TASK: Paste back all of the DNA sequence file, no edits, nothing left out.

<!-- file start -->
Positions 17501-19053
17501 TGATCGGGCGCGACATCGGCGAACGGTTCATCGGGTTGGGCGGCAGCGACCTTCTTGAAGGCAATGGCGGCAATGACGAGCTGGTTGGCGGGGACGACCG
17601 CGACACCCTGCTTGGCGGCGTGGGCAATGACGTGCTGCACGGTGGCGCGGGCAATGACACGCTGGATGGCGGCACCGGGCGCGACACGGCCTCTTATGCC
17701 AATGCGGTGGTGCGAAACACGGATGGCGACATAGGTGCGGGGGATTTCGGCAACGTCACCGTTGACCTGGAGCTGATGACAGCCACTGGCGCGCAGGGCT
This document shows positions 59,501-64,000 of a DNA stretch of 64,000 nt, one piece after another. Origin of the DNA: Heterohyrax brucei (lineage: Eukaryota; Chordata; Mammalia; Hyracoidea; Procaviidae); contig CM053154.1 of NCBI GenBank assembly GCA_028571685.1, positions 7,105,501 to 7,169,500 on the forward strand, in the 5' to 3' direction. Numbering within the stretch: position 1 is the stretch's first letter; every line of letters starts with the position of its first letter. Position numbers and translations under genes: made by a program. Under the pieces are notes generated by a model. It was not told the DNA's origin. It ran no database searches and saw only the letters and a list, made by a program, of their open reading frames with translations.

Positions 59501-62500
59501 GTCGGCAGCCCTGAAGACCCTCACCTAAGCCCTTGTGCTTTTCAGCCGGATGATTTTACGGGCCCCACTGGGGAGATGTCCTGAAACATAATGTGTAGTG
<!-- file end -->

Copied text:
Positions 17501-19053
17501 TGATCGGGCGCGACATCGGCGAACGGTTCATCGGGTTGGGCGGCAGCGACCTTCTTGAAGGCAATGGCGGCAATGACGAGCTGGTTGGCGGGGACGACCG
17601 CGACACCCTGCTTGGCGGCGTGGGCAATGACGTGCTGCACGGTGGCGCGGGCAATGACACGCTGGATGGCGGCACCGGGCGCGACACGGCCTCTTATGCC
17701 AATGCGGTGGTGCGAAACACGGATGGCGACATAGGTGCGGGGGATTTCGGCAACGTCACCGTTGACCTGGAGCTGATGACAGCCACTGGCGCGCAGGGCT
This document shows positions 59,501-64,000 of a DNA stretch of 64,000 nt, one piece after another. Origin of the DNA: Heterohyrax brucei (lineage: Eukaryota; Chordata; Mammalia; Hyracoidea; Procaviidae); contig CM053154.1 of NCBI GenBank assembly GCA_028571685.1, positions 7,105,501 to 7,169,500 on the forward strand, in the 5' to 3' direction. Numbering within the stretch: position 1 is the stretch's first letter; every line of letters starts with the position of its first letter. Position numbers and translations under genes: made by a program. Under the pieces are notes generated by a model. It was not told the DNA's origin. It ran no database searches and saw only the letters and a list, made by a program, of their open reading frames with translations.

Positions 59501-62500
59501 GTCGGCAGCCCTGAAGACCCTCACCTAAGCCCTTGTGCTTTTCAGCCGGATGATTTTACGGGCCCCACTGGGGAGATGTCCTGAAACATAATGTGTAGTG